Taken from the Greek, nano means 'one billionth part of' a whole; or very, very small. Nanotechnology is the next step after miniaturization. This book explores the cutting edge of a new technology that will find usage in almost every single aspect of modern society.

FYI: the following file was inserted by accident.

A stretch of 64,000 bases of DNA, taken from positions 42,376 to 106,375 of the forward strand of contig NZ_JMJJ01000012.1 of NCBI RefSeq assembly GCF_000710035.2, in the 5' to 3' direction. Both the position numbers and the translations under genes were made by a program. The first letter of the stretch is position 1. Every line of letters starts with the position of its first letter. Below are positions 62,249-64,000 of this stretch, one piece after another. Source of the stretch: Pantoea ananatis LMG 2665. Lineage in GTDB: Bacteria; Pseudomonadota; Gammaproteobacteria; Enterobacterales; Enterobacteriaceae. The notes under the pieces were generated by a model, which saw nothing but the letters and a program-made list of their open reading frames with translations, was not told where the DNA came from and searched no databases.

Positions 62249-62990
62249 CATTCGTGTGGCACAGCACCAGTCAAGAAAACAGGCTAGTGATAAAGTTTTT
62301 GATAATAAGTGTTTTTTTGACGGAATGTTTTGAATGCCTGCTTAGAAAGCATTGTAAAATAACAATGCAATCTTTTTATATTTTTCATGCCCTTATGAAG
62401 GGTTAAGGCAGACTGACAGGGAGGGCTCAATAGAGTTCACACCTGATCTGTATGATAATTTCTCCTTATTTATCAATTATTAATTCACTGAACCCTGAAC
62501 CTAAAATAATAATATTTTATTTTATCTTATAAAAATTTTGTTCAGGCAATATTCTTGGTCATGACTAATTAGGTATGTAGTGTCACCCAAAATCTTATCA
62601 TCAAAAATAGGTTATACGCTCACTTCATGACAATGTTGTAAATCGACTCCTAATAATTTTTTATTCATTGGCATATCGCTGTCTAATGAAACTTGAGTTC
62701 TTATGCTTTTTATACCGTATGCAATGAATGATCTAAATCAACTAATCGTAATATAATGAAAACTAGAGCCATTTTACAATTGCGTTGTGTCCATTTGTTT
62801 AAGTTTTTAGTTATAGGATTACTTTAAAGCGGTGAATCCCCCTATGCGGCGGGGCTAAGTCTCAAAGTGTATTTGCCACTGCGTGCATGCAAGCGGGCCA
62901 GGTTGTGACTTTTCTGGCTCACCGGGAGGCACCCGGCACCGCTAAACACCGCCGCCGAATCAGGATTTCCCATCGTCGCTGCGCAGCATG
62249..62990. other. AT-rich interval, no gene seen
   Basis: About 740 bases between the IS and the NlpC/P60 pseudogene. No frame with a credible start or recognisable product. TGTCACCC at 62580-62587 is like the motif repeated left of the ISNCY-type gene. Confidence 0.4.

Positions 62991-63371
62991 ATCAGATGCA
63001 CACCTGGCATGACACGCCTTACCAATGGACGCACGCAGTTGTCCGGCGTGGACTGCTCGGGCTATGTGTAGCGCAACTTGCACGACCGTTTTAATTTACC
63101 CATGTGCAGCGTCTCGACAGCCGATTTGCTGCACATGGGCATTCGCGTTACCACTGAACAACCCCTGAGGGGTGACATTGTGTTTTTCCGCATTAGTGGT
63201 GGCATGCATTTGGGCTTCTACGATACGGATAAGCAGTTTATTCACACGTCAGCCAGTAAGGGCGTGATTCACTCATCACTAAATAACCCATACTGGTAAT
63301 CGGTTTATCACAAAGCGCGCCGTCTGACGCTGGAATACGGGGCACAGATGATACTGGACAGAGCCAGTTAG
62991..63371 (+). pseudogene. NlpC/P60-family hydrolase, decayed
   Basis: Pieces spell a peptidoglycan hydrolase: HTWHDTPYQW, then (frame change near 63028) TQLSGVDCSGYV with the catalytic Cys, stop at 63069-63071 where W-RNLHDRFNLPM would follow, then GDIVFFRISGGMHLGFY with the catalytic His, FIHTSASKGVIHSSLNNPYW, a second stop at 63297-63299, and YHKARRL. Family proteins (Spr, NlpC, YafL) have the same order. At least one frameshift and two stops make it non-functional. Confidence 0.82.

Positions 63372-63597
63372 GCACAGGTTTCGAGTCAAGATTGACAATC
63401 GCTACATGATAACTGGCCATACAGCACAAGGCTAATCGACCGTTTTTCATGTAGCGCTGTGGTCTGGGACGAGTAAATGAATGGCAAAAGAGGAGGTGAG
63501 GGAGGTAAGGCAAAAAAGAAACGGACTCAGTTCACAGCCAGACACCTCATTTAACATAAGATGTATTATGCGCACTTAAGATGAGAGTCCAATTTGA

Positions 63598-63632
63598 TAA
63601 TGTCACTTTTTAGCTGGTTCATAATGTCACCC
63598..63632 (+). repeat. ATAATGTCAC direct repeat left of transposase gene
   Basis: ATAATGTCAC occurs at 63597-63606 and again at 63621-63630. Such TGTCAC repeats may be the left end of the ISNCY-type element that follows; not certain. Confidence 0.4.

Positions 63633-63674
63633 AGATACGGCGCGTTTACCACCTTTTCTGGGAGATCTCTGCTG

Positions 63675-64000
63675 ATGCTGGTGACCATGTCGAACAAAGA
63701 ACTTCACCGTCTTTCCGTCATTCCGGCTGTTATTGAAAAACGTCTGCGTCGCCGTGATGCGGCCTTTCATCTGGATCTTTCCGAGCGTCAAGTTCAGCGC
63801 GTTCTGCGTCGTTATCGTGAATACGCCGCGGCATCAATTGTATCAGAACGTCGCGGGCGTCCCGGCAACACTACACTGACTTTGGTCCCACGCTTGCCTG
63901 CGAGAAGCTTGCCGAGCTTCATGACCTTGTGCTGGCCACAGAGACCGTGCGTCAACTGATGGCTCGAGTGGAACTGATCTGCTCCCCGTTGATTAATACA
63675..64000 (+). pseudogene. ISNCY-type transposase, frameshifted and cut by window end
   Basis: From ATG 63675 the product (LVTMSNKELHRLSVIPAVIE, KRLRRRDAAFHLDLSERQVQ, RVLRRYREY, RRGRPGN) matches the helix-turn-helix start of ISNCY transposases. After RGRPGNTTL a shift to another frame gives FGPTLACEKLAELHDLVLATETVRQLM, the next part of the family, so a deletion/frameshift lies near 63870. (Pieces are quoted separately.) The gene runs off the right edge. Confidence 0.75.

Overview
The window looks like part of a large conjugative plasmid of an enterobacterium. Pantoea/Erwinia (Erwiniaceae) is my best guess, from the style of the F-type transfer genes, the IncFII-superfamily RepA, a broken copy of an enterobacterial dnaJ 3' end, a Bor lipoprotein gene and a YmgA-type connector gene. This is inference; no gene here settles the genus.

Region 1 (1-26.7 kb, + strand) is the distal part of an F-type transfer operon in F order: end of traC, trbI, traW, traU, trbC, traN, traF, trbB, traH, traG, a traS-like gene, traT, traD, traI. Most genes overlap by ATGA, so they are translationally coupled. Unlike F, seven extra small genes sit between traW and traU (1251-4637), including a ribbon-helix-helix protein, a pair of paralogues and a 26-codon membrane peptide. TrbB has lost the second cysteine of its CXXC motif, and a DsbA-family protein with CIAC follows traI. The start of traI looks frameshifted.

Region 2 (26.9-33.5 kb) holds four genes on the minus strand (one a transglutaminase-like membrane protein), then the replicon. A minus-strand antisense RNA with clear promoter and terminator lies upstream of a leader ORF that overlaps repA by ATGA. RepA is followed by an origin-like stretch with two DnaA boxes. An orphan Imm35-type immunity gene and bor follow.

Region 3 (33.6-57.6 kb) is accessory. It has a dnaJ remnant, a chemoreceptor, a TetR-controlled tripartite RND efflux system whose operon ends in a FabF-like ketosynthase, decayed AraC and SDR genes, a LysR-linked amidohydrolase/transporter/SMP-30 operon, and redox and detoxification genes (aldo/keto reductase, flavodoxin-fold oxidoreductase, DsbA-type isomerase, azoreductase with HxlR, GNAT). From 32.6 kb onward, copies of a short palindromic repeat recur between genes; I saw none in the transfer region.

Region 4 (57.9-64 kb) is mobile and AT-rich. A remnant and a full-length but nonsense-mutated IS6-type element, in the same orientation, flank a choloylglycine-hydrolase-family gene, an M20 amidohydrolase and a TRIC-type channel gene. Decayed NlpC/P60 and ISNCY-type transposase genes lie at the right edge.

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100 nanometers applications assemble atomic force microscope beam biological bottom-up brake Brownian cantilevers carbon nanotubes cells challenge chemical chips circuits complex components conventional create crystals current flow dendrimers developed Drexler electric field electronic devices energy levels engineers Eric Drexler example fabrication Feynman fundamental genetic interconnections kinesin Laboratory limit machines macroworld magnetic manipulate manufacturing materials MEMS mesoscale metal methods microchips microelectronics molecular devices molecular nanotechnology molecular-scale motion motors move nano nanoelectronics nanofabrication nanometer-scale nanometers nanoparticles nanorobots nanoscale nanoscale devices nanoscience nanoshells nanostructures nanotechnology nanowires nanoworld organic molecules particles pattern PDMS stamp photolithography physicists physics polymer potential probe problem produce properties proteins pump quantum dots random ratchet Richard Feynman sample scale scanning tunneling microscope scientists self-assembly semiconductor sequence silicon smaller soft lithography structures substrate surface switch techniques thermal tiny today’s transistors University voltage wavelength wires Zyvex